- In a study of patients with chronic kidney disease who did or did not wear medical-alert bracelets or necklaces, the frequency of safety events--or unintended harm from medical therapy--reported at annual visits was not different in the 2 groups.
- Wearing a medical-alert accessory was linked with a 62% lower risk of developing kidney failure, after adjustments.
- There was no significant difference in rates of hospitalization or death in those who did and did not wear medical-alert accessories.
Washington, DC (June 6, 2019) -- In a pilot study of patients with chronic kidney disease (CKD), wearing a medical-alert bracelet or necklace was associated with a lower risk of developing kidney failure compared with usual care. The findings, which appear in an upcoming issue of CJASN, call for a randomized trial to fully evaluate the promise of medical-alert accessories for individuals with kidney dysfunction.
Medical-alert accessories--typically a bracelet--can help transmit critical information to a healthcare providers, especially when the wearer is not able to reliably communicate. No studies have examined the role of a medical-alert accessory in changing providers' awareness of CKD, their delivery of care, or the health outcomes of patients with CKD.
To investigate, Jeffrey Fink MD (University of Maryland School of Medicine) conducted a study of 350 patients with stage 2-5, pre-dialysis CKD. "Since CKD is not often apparent to providers without appropriate blood testing, we thought providing patients with a medical-alert accessory with indication of their CKD might serve as an alert to their special care needs," said Dr. Fink.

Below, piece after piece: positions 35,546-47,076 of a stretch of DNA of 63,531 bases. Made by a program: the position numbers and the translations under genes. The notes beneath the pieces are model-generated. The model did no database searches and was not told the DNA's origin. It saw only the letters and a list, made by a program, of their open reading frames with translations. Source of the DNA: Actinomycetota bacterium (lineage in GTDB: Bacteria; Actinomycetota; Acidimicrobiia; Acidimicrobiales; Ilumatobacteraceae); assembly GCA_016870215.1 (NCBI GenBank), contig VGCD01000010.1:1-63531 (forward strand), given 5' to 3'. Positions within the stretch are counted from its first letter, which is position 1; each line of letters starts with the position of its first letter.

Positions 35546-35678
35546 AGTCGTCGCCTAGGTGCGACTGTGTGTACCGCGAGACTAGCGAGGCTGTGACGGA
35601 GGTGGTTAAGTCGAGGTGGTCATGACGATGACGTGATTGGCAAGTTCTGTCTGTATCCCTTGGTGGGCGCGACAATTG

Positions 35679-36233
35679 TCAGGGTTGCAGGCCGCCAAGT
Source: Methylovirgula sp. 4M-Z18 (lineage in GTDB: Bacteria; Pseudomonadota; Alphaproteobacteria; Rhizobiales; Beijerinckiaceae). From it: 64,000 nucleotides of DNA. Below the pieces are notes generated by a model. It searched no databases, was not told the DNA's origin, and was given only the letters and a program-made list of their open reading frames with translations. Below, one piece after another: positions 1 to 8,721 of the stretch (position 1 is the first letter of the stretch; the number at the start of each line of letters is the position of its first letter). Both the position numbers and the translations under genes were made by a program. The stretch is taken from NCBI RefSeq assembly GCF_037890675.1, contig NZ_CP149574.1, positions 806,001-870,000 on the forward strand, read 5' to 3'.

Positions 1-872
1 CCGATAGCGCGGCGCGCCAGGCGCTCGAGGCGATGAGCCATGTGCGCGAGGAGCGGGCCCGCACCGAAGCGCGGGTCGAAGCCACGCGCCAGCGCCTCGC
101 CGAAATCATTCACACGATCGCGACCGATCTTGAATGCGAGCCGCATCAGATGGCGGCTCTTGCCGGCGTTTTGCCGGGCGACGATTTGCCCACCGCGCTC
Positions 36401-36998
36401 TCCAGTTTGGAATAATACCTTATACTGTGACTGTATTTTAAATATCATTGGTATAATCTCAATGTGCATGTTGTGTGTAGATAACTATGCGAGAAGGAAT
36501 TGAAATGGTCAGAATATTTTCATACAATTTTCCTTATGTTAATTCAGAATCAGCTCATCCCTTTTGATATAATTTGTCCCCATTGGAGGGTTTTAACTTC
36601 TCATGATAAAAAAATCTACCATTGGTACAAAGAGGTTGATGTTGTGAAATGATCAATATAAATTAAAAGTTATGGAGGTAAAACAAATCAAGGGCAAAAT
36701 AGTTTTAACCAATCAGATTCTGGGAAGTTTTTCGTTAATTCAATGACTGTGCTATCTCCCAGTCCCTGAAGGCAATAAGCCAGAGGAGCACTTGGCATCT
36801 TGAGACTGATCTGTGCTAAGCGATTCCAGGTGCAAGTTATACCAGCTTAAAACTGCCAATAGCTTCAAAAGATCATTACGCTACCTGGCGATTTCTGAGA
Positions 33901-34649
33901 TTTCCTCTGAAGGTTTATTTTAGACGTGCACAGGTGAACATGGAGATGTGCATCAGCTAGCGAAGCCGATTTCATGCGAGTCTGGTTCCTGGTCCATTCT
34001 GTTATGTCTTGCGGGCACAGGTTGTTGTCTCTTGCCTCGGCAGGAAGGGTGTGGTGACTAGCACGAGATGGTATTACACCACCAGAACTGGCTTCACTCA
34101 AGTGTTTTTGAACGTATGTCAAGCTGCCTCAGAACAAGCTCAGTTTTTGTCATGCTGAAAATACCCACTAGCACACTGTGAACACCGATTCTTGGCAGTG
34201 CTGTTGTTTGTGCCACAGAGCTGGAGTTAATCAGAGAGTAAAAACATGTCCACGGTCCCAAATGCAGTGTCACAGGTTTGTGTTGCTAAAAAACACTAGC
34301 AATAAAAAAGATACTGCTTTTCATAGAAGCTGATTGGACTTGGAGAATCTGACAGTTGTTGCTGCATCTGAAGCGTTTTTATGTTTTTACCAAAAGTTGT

The first (pilot) 108 participants were given a medical-alert bracelet or necklace indicating the diagnosis of CKD and displaying a website with safe CKD practices. A subsequent (observation) group of 242 patients received usual care. All participants underwent annual visits to determine the frequency of safety events and adverse outcomes.
The median follow-up of pilot and observation groups were 4.3 and 3.1 years, respectively. The frequency of safety events--or unintended harm from medical therapy--reported at annual visits was not different in the pilot vs. observation groups. Wearing a medical-alert accessory was linked with a 62% lower risk of developing kidney failure, after adjustments. There was no significant difference in rates of hospitalization or death in the medical-alert accessory users and the observation group.
"We were hoping to show that provision of the accessory might show a reduction in adverse safety events but this was not the case in this relatively small sample. So any potential reduction in poor outcomes associated with the medical alert accessory did not appear to be mediated through a reduction in safety events," said Dr. Fink. "However, this pilot study suggests that provision of the medical-alert accessory has the potential to lead to improved outcomes like reduced incidence of end-stage kidney disease."
Study co-authors include Eli Farhy, BA, Clarissa J. Diamantidis, MD, MSc, Rebecca Doerfler, MPH, Wanda J. Fink, MS, BSN, RN, and Min Zhan, PhD.
Disclosures: Medical alert accessories for the study were donated by American Medical ID®.
The article, entitled "Use of a Medical Alert Accessory in Chronic Kidney Disease: A Pilot Study," will appear online at http://cjasn.
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